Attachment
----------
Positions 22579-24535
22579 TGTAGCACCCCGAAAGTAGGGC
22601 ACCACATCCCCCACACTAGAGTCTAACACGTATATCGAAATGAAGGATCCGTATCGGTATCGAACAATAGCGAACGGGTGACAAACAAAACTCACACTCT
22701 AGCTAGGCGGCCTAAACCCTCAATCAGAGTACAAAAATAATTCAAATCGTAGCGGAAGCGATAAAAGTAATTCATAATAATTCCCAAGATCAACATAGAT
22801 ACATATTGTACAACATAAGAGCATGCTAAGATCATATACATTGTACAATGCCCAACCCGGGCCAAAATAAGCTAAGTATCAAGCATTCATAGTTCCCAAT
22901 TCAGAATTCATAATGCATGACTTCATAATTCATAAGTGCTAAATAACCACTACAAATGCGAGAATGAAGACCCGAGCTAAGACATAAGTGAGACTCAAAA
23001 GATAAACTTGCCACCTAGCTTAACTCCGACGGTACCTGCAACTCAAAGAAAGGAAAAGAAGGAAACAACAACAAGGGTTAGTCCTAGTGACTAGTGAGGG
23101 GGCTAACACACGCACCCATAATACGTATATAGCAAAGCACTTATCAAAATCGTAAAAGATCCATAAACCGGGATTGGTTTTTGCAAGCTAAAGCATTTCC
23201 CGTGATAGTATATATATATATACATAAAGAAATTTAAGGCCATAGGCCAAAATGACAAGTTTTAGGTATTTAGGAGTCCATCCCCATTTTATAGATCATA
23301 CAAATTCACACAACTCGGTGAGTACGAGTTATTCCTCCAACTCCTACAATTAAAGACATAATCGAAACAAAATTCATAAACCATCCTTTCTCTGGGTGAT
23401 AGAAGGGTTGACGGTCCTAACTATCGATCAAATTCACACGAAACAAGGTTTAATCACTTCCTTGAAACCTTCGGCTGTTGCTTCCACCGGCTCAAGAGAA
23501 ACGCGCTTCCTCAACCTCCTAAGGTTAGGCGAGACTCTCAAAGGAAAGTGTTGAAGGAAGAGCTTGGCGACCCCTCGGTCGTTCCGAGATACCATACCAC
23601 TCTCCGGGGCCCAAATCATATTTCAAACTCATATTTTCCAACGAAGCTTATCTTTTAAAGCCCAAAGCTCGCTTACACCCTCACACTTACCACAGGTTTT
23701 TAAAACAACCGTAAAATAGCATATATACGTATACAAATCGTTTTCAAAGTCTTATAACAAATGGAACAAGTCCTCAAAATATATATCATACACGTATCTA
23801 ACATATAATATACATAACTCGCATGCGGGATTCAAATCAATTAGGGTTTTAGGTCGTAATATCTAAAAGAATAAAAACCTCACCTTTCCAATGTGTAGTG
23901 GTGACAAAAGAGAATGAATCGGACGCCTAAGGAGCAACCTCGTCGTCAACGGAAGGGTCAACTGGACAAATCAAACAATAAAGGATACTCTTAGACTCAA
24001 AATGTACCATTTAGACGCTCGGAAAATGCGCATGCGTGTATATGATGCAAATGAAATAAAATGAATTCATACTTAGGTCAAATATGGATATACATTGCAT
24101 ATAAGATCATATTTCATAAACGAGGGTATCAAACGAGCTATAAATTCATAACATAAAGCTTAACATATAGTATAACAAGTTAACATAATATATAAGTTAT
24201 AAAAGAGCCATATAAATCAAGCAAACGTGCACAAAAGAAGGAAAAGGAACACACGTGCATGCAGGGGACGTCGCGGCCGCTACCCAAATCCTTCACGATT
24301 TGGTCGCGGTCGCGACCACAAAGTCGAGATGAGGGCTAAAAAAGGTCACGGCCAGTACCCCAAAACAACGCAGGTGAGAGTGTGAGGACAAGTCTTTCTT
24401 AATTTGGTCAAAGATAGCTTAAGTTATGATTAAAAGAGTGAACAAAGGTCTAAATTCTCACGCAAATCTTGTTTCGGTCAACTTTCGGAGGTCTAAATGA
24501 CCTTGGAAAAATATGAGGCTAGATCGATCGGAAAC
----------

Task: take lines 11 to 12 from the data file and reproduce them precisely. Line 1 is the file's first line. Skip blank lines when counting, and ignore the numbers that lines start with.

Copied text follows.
23401 AGAAGGGTTGACGGTCCTAACTATCGATCAAATTCACACGAAACAAGGTTTAATCACTTCCTTGAAACCTTCGGCTGTTGCTTCCACCGGCTCAAGAGAA
23501 ACGCGCTTCCTCAACCTCCTAAGGTTAGGCGAGACTCTCAAAGGAAAGTGTTGAAGGAAGAGCTTGGCGACCCCTCGGTCGTTCCGAGATACCATACCAC